GUIDE ON EMIGRATING TO CHINA

Chinese healthcare

Being ill is not fun at the best of times but when you’re ill in a foreign country it can really be quite frightening. Before moving abroad it’s a good idea to check out what kind of healthcare will be offered so you know what to expect and can make any necessary arrangements.

Although healthcare is available across China the quality of care can vary considerably and is not free for all residents.

Generally speaking facilities in rural areas are not as good as the facilities available in cities (some rural clinics may even refuse to treat foreign patients).

As of 2012 expats living in China, and their employers, have to contribute to China’s public health, pension and unemployment schemes. The amount expats must contribute varies provincially from 8-11%. Employers contributions also vary provincially and can be anywhere from 31-37% of their expat employees’ salaries.

Word of warning

Cultural and regulatory differences between the British and Chinese healthcare systems can cause difficulties for some expats seeking treatment so comprehensive health insurance really is strongly advised.

Doctors

When you move to China you will need to find a General Practitioner (GP) to take care of your everyday health needs. Ask around for recommendations, make enquires at listed clinics and do a little research before picking your GP. Once you’ve been listed with them you will be able to see them for physicals, general checkups, minor health issues and referrals.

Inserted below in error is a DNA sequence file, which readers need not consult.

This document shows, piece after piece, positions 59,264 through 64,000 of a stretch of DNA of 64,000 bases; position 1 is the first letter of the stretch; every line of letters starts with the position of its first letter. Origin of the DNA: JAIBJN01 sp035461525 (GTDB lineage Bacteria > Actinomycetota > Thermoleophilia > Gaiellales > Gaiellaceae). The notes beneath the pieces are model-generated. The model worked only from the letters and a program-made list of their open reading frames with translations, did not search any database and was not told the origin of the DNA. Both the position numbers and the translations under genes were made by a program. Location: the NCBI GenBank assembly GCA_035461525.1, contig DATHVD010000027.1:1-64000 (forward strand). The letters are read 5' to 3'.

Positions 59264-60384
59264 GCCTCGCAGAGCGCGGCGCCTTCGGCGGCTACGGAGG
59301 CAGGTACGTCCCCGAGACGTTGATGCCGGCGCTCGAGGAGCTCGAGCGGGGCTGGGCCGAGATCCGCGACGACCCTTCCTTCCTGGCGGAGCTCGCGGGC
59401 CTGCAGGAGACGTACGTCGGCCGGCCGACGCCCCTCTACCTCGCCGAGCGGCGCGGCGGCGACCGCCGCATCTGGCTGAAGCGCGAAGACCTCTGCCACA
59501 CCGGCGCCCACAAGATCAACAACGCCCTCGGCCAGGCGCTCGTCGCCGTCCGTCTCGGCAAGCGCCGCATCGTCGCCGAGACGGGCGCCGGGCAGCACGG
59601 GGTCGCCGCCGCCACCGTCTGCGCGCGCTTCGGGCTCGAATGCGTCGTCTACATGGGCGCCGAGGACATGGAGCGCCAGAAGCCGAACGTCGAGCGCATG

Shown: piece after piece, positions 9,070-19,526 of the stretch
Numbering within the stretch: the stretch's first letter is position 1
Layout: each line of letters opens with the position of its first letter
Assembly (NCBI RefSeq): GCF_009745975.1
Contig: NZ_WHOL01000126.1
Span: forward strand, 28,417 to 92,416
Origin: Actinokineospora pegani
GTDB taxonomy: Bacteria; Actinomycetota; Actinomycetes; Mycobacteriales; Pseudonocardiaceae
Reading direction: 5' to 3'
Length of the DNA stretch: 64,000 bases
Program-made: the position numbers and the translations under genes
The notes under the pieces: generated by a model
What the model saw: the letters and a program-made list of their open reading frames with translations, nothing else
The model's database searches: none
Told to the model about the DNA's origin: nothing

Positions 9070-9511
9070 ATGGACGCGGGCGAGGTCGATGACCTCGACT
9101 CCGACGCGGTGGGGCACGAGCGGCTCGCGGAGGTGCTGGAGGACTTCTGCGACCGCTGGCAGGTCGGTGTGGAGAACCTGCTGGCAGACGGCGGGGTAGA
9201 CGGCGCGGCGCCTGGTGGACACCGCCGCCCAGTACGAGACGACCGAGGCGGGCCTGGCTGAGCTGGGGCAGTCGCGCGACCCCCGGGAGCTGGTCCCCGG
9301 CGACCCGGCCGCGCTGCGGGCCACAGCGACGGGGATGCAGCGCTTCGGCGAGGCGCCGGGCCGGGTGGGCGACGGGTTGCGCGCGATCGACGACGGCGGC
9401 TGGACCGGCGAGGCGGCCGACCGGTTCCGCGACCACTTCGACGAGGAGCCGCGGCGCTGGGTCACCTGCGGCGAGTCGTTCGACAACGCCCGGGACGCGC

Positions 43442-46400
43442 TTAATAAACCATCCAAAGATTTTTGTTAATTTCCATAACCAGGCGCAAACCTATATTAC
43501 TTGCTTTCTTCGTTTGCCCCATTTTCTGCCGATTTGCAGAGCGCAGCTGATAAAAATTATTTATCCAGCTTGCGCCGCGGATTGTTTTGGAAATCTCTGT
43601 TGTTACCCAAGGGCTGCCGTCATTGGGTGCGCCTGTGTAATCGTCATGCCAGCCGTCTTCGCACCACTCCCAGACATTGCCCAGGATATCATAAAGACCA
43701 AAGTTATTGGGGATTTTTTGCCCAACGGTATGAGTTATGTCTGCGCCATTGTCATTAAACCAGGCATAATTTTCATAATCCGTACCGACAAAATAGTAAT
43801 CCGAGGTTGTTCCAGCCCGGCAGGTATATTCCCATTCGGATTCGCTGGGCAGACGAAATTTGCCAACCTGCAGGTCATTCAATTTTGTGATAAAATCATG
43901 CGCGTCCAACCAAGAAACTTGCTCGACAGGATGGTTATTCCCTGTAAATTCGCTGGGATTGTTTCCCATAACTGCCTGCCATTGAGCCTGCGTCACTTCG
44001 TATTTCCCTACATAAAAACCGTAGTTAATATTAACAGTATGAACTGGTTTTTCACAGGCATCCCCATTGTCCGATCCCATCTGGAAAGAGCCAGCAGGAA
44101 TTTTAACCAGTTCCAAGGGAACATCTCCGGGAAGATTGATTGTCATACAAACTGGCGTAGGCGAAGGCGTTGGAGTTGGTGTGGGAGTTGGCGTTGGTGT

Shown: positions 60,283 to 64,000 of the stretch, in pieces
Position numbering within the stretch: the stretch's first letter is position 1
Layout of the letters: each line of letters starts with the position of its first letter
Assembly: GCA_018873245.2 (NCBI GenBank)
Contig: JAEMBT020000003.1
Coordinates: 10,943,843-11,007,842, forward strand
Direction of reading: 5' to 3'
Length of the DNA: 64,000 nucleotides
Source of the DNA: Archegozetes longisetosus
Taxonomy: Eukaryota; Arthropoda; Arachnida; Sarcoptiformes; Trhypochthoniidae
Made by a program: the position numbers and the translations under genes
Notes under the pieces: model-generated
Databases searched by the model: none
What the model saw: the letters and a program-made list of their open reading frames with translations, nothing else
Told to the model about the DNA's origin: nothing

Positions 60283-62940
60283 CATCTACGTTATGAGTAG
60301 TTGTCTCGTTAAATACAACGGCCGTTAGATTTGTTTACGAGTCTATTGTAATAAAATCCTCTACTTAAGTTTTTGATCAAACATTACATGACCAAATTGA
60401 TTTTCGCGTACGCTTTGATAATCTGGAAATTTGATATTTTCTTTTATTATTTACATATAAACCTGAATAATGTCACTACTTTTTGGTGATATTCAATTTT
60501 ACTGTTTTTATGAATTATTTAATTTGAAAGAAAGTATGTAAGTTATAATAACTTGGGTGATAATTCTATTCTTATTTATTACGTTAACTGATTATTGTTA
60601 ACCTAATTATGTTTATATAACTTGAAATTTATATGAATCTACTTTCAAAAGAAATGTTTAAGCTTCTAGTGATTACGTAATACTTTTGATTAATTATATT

Teeth and eyes

High quality dental care is widely available in China but you are advised to choose your dentist based on recommendation and research. Dental care prices fluctuate massively and for the most part treatments will cost more in rural areas than in cities. The same is true of optical care.

Hospitals

In China there are several types of hospitals for expats to choose from.

Even if you feel fit as a fiddle it’s worth checking out the hospitals in your area as if you do need healthcare in the future knowing where you’re going can make the experience less daunting.

Many expats feel most comfortable seeking treatment in foreign-run hospitals and clinics. There are many of these around China and they generally have up-to-date equipment, international staff and offer a very high standard of care.

Bear in mind, these facilities really don’t come cheap. You will be charged significantly more for procedures carried out in these facilities so before receiving treatment make sure your health insurance will cover the cost. Although international institutions usually accept overseas insurance policies some may not so it’s always best to check.

In an emergency situation foreign-run hospitals are the best option. As ambulances are quite scarce and poorly supplied/managed it is often quicker to call a taxi than the emergency services.

In comparison with foreign-run hospitals the cost of treatment in public hospitals is very reasonable.